Lesson plan

Eyeing the Effects of Weather

What are the effects of weather events? In this integrated science and language arts lesson, students will explore causes and multiple effect in the context of reading and learning about various weather events and natural disasters.
Need extra help for EL students? Try the Cause and Effect Structure pre-lesson.
EL Adjustments
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Need extra help for EL students? Try the Cause and Effect Structure pre-lesson.
  • Students will be able to identify multiple effects that match corresponding causes using evidence from a text.
  • Students will be able to explain relationships between weather events and corresponding effects.
The adjustment to the whole group lesson is a modification to differentiate for children who are English learners.
EL adjustments
(5 minutes)
  • Invite students to describe a detail related to a weather event that happens in their region.
  • Ask them to identify the effects. (Ex: When it rains, students need to wear raincoats or bring an umbrella. People need to drive slower because it's harder to see through the windshield.)
  • Tell the students that sometimes there is not just one effect from a single cause. Tell the students that they will be reading and finding multiple effects that come from a single cause.
(10 minutes)
  • Briefly review the terms cause and effect, reminding students that a cause is the reason something happens and the effect is the outcome or what happens as a result of the cause.
  • Explain that sometimes there is not only one effect for a particular cause. There can be multiple effects.
  • Tell the students that certain weather events can cause four main effects: effects on people, effects on future weather, effects on land, and effects on property.
  • Using the Lightning Excerpt (or another text of choice), demonstrate the process of creating a flowchart that represents the ideas of the effects of lightning.
(15 minutes)
  • Tell the students that they will now participate in locating the effects of flash floods.
  • Display the excerpt on flash floods on an interactive whiteboard or written on chart paper. (If desired, you could also give out individual copies to students in addition to displaying the text at the front of the classroom.)
  • Distribute individual whiteboards and whiteboard markers.
  • Tell the students that they will use the text to create a chart on their individual whiteboards that represents the effects that are caused by flash floods.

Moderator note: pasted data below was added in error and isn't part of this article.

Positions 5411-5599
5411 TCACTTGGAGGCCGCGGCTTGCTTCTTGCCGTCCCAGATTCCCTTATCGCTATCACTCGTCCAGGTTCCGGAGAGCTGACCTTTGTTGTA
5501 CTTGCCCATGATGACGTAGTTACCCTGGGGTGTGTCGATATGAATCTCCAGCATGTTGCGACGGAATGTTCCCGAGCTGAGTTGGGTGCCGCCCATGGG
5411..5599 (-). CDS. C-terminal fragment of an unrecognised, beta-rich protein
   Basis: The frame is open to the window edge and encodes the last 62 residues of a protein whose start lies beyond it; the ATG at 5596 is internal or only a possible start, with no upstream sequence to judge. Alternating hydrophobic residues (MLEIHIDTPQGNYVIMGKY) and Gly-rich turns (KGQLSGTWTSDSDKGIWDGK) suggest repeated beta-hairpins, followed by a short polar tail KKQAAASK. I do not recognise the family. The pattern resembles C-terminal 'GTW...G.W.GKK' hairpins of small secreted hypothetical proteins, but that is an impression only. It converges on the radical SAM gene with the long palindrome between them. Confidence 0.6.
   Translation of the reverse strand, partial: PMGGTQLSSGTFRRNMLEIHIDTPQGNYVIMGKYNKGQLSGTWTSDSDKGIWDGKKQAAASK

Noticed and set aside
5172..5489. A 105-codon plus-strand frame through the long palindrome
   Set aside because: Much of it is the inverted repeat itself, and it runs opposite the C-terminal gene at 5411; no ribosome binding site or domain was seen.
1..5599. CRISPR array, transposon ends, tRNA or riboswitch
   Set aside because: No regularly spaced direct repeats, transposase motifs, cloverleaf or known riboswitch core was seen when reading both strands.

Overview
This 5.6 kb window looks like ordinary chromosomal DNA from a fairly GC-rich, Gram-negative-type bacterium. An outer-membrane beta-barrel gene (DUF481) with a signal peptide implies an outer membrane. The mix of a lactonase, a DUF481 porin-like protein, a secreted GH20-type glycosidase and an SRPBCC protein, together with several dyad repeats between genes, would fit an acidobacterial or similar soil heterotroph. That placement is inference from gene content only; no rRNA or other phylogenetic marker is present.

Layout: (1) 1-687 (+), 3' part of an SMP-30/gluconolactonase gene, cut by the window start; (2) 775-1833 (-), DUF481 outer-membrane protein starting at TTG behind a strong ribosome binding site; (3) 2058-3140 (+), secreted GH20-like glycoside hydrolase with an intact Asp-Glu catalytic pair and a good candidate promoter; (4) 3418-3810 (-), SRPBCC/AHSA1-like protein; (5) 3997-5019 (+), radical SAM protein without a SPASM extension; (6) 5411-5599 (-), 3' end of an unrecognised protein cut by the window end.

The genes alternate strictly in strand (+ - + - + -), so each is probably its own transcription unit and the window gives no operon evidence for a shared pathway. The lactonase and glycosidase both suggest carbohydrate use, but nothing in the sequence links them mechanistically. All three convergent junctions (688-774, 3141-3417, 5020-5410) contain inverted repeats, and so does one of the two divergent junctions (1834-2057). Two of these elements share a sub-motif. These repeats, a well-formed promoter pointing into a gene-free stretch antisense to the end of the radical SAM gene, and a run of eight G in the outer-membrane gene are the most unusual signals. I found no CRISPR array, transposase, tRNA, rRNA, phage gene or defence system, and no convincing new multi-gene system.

• Invite students to share one of the four different effects (effects on people, future weather, land, and property). Guide students through the process and underline evidence from the text as they share their thinking.
  • Ask students to create a flowchart (similar to the one that you created during teacher modeling) that represents the ideas found in the text.
  • Circulate around the room to assist students as needed.
(15 minutes)
  • Divide students into pairs or small groups.
  • Utilizing the supplemental list of weather events, either assign each group a topic or allow students to choose a topic from the list of weather events so that the topics are jigsawed. (Each group should be responsible for a different topic.)
  • Distribute selected texts to individual pairs or small groups.
  • Distribute the Weather Effects worksheet to each pair of students.
  • Tell the students to fill in the components of the worksheet to represent effects of their weather event that they found in the text.


  • Use two or more weather events to locate a similar effect, using a Venn diagram to represent the information on Comparing the Effects of Different Events worksheet.
  • Have students research the causes and effects related to climate change.


  • Provide a partially filled in flowchart for students to use.
  • Specify or highlight a section of the text for students to focus on.
  • If desired, have students create their flowchart using Google drawings, Piktochart, or another program.
  • Ask the students to represent the effects of their weather event by creating slides to represent their information.
(5 minutes)
  • Have students complete a quick write in which they explain the relationship between the effects of their weather event and the corresponding causes. Consider using the sentence starter: "Two effects of ____ are..."
(5 minutes)
  • Combine pairs or groups of students so that larger groups are formed.
  • Ask the students to teach their peers what they learned about various effects of their weather events.

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